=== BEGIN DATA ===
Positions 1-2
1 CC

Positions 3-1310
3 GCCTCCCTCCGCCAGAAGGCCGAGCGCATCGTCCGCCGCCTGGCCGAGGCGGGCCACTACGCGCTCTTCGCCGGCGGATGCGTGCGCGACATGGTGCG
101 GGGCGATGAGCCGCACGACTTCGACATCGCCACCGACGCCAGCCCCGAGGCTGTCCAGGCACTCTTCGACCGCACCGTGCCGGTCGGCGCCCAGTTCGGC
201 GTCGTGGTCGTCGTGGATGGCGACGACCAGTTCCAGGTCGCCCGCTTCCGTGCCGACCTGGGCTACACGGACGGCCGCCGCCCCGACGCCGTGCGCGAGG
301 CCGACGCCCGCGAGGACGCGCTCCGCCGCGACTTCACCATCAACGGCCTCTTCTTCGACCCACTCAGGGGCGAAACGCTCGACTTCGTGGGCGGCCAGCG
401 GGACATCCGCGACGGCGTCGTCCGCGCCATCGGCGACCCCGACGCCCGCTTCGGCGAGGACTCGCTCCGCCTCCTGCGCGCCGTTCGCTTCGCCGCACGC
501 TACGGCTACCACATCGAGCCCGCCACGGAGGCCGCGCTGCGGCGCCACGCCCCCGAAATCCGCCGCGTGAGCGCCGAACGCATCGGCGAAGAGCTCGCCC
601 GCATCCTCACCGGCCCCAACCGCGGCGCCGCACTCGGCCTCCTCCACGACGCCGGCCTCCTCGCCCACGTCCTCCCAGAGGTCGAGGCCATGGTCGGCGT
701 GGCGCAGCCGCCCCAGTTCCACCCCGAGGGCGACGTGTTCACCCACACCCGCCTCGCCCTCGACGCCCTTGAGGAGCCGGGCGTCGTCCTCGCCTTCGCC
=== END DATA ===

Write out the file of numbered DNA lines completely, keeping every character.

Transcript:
Positions 1-2
1 CC

Positions 3-1310
3 GCCTCCCTCCGCCAGAAGGCCGAGCGCATCGTCCGCCGCCTGGCCGAGGCGGGCCACTACGCGCTCTTCGCCGGCGGATGCGTGCGCGACATGGTGCG
101 GGGCGATGAGCCGCACGACTTCGACATCGCCACCGACGCCAGCCCCGAGGCTGTCCAGGCACTCTTCGACCGCACCGTGCCGGTCGGCGCCCAGTTCGGC
201 GTCGTGGTCGTCGTGGATGGCGACGACCAGTTCCAGGTCGCCCGCTTCCGTGCCGACCTGGGCTACACGGACGGCCGCCGCCCCGACGCCGTGCGCGAGG
301 CCGACGCCCGCGAGGACGCGCTCCGCCGCGACTTCACCATCAACGGCCTCTTCTTCGACCCACTCAGGGGCGAAACGCTCGACTTCGTGGGCGGCCAGCG
401 GGACATCCGCGACGGCGTCGTCCGCGCCATCGGCGACCCCGACGCCCGCTTCGGCGAGGACTCGCTCCGCCTCCTGCGCGCCGTTCGCTTCGCCGCACGC
501 TACGGCTACCACATCGAGCCCGCCACGGAGGCCGCGCTGCGGCGCCACGCCCCCGAAATCCGCCGCGTGAGCGCCGAACGCATCGGCGAAGAGCTCGCCC
601 GCATCCTCACCGGCCCCAACCGCGGCGCCGCACTCGGCCTCCTCCACGACGCCGGCCTCCTCGCCCACGTCCTCCCAGAGGTCGAGGCCATGGTCGGCGT
701 GGCGCAGCCGCCCCAGTTCCACCCCGAGGGCGACGTGTTCACCCACACCCGCCTCGCCCTCGACGCCCTTGAGGAGCCGGGCGTCGTCCTCGCCTTCGCC